Microsoft Exchange Server 2010 Released in Public Beta

Microsoft Exchange Server 2010, the follow-up to Microsoft Exchange Server 2007, includes several new features designed to appeal to both the IT administrator and enterprise user, as Microsoft prepares for hard competition against Google, IBM, Cisco and others moving aggressively into the enterprise-solutions space.

Microsoft released its public beta of Microsoft Exchange Server 2010 on April 15. The latest version of Exchange, according to Microsoft, has been "built from the ground up to work on-premises and as an online service."

Exchange 2010 introduces an integrated e-mail archive and a variety of user-facing features, and will be available in the second half of 2009. The public beta is available for download from this site.

The release of Exchange Server 2010 comes at least a quarter ahead of the release of a technical preview for Office 2010, which Microsoft reportedly plans on releasing in 32-bit and 64-bit versions.

Microsoft finds itself in competition against Google and other cloud-based services that have devoted themselves increasingly to providing functionality to the enterprise. Google Apps Premier Edition, which costs $50, allows its business clients to access e-mail, calendar and other solutions from not only their offices but also their mobile devices.

While smaller businesses can rely exclusively on cloud-based solutions such as Google Apps, larger corporations need enterprise-level messaging systems with robust security and connections to other company solutions and applications. It is this market that Microsoft has targeted with the new server release.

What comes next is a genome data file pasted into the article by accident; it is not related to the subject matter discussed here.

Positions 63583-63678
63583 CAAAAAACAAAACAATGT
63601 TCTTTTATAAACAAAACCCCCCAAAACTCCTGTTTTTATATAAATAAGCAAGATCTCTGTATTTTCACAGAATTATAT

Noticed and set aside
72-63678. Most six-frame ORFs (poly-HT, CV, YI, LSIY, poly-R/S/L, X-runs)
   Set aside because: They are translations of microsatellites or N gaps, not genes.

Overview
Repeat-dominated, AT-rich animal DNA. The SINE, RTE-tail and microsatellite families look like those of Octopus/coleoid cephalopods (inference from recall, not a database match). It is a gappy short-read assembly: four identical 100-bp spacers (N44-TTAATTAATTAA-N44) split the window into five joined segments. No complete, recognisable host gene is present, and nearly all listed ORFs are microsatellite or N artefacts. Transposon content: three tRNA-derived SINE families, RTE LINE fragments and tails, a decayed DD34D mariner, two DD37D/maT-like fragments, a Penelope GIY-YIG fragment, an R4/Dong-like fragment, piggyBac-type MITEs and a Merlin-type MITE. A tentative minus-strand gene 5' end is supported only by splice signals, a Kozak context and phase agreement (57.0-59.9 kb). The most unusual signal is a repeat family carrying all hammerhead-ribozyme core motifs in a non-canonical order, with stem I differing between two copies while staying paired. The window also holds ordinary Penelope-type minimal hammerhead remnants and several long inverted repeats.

Several new improvements to Exchange Server 2010 give IT administrators and users more granular control over their processes.

"If you were to compare Microsoft Exchange Server 2007 to 2010, a lot of the improvements in 2007 were very back-office focused," Chris Voce, an analyst with Forrester, said in an interview. "They helped if my goal was consolidation, but there wasn't a tremendous amount of user-facing improvements; those improvements came through Office. With Exchange Server 2010, there's more of a balance."

Many of the new features seem to anticipate Microsoft's main competition for Exchange 2010 coming from the cloud, where "Microsoft will battle Google, IBM (with LotusLive) and, by the end of the year, Cisco," Matthew Cain, an analyst with Gartner, said in an interview.

With Exchange 2010 in place, Outlook Web Access now features a Conversation view, with a threaded mode for following e-mail conversations. ActiveSync lets companies control how different devices sync with user accounts. The Exchange Control Panel allows for the management of advanced tasks through a Web management interface, and users can utilize increased self-help options to perform tasks such as creating a distribution group within the Webmail client.

Administrators can build complex message rules for their organizations via a simple wizard, and an improved retention policy lets them create and enforce retention policies for specific message types.

In addition, Exchange Server 2010 lets the enterprise build relationships among Exchange servers with new Exchange Federation Features, and users of non-Microsoft Web browsers-Mozilla Firefox, Apple Safari-can use Outlook Web Access client with the same degree of functionality as users relying on Microsoft Internet Explorer. From within the Web Access client, users can track messages and check on e-mail delivery status, and receive a text transcript of voicemails attached to messages.